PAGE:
pic courtesy of stockxchng
The latest myth about microwaves, however, comes from the raw foodists. In pushing their agenda (as we all do), they have perpetuated partial study results that showed that nutrients are leeched in microwaves during cooking. This is true! They are also leeched, in greater amounts, in oven, stovetop, steam and grill cooking, due to the slower nature of the cooking methods. Nutrients are leeched during any cooking at all into the water it's prepared in.

So, raw foodists have that on their side. But that's not the message that got spread to the public (nor is it the whole story by any means). If you're a raw foodist, good for you. I'm not. I, like all generations of homo sapien before me3, like my food cooked. So, for those of us who cook our food, what is the real story here?

"Several studies have shown that microwave cooking, if properly used, does not change the nutrient content of foods to a larger extent than conventional heating. In fact, suggests that there is a tendency towards greater retention of many micronutrients with microwaving, probably due to the shorter preparation time. Does not describe non-thermal effects. The main problem with microwaving is the uneven heating of the food, which has raised concern regarding microbiological safety. Microwaving infant formula and breast milk has become increasingly popular. The content of nutrients and antibacterial factors in milk are maintained unchanged provided the final temperature does not exceed 60°C." 4

In fact: Spinach retains nearly all its folate when cooked in a microwave; in comparison, it loses about 77% when cooked on a stove, because food on a stove is typically boiled, leaching out nutrients. Bacon cooked by microwave has significantly lower levels of carcinogenic nitrosamines than conventionally cooked bacon.5 Steamed vegetables tend to maintain more nutrients when microwaved than when cooked on a stove top. Microwave blanching  is 3-4 times more effective than boiled water blanching in the retaining of the water-soluble vitamins folic acid, thiamin and riboflavin, with the exception of ascorbic acid, of which 28.8% is lost (vs. 16% with boiled water blanching).6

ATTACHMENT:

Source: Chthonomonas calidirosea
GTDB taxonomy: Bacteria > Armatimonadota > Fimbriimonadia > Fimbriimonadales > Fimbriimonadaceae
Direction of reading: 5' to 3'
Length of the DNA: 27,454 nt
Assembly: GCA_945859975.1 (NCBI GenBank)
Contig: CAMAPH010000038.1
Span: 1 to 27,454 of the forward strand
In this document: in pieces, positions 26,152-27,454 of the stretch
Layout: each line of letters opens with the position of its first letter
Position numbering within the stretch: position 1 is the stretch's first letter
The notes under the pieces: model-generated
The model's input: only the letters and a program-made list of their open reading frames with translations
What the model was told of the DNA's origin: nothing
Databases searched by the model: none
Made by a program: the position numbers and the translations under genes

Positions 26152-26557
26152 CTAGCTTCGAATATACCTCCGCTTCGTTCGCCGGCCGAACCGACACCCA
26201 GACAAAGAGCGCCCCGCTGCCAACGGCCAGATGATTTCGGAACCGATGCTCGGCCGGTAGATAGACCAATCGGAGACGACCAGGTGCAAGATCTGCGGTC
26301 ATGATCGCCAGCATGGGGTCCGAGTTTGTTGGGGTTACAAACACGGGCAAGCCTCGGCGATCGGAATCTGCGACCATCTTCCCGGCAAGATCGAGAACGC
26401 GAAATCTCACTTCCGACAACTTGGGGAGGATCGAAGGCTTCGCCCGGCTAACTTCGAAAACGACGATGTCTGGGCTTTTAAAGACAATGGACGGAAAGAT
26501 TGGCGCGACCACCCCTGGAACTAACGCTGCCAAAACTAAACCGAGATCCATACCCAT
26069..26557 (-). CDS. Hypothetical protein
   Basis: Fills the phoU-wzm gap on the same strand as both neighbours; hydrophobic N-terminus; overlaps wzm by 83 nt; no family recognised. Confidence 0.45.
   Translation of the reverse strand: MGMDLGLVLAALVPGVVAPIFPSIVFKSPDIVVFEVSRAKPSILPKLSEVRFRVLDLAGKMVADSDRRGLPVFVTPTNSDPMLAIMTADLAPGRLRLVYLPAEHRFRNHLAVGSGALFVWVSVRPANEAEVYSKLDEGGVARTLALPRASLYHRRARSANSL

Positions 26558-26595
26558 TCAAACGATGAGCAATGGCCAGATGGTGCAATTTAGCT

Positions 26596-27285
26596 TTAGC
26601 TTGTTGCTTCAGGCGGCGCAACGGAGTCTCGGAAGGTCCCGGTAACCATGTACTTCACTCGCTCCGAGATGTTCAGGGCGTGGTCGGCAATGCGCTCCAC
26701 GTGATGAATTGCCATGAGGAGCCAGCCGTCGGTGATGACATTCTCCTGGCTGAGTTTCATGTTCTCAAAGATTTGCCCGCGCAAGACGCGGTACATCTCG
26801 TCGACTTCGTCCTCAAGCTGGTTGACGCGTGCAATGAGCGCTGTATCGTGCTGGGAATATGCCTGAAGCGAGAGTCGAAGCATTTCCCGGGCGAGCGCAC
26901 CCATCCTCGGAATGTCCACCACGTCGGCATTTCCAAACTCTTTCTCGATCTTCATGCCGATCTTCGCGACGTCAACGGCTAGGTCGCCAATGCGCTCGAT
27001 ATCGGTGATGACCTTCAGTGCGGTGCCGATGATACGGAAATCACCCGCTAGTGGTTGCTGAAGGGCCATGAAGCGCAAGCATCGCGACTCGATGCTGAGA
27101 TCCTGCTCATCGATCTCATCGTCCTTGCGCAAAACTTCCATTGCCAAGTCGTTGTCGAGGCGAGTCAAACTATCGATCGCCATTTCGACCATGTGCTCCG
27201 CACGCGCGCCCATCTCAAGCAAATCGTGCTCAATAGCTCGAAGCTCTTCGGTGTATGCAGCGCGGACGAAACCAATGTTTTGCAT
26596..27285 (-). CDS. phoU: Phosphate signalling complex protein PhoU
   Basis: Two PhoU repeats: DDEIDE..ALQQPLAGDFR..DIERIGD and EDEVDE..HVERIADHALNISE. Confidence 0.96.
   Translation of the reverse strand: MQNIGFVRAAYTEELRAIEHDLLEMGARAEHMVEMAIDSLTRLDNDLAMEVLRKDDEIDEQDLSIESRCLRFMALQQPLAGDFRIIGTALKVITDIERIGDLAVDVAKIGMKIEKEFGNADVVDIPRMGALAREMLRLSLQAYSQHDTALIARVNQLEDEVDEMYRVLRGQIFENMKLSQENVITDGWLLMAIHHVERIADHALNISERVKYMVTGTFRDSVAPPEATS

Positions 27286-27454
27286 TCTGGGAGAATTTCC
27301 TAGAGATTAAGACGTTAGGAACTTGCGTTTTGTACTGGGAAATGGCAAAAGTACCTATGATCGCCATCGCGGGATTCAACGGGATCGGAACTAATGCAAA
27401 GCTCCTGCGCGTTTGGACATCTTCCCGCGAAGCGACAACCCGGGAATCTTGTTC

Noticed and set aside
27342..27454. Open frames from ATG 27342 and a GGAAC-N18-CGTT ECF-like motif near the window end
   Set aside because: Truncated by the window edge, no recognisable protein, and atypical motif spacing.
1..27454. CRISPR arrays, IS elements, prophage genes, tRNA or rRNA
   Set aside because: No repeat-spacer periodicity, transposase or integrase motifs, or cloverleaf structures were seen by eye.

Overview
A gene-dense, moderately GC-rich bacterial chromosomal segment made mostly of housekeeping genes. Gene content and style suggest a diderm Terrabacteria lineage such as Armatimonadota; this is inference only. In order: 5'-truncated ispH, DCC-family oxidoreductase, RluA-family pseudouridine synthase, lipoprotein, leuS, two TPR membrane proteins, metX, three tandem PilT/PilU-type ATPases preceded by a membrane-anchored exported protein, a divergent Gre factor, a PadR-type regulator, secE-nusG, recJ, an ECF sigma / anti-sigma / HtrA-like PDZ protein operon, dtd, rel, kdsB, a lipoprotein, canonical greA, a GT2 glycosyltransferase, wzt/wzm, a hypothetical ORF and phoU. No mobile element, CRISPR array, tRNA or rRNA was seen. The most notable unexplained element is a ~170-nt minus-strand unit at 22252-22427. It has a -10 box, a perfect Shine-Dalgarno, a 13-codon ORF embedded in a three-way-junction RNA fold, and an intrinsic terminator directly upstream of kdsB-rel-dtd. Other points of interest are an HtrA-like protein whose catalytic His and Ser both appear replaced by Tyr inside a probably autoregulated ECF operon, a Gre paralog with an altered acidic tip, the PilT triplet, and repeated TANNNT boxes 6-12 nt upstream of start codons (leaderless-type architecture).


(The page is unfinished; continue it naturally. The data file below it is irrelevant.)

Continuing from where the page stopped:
So, in conclusion: microwave cooking is not for every food, certainly (broccoli retains more flavanoids when steamed, for example, but if you're not going to steam it, it will retain more nutrients by microwaving than boiling on the stove--it's best eaten raw, however, for maximum nutrition: but it still contains plenty of nutrients even after cooking), but it is a valuable tool and shouldn't be as feared as it is. At the very least, don't feel guilty about using it once and a while. It's not hurting your food any more than any other method of cooking.

1 comment:

  1. These are really interesting points, Heather. I can see that I need to do more research myself. I wonder if there's a chart of some kind out there that shows the best ways to prepare individual foods? Hmm.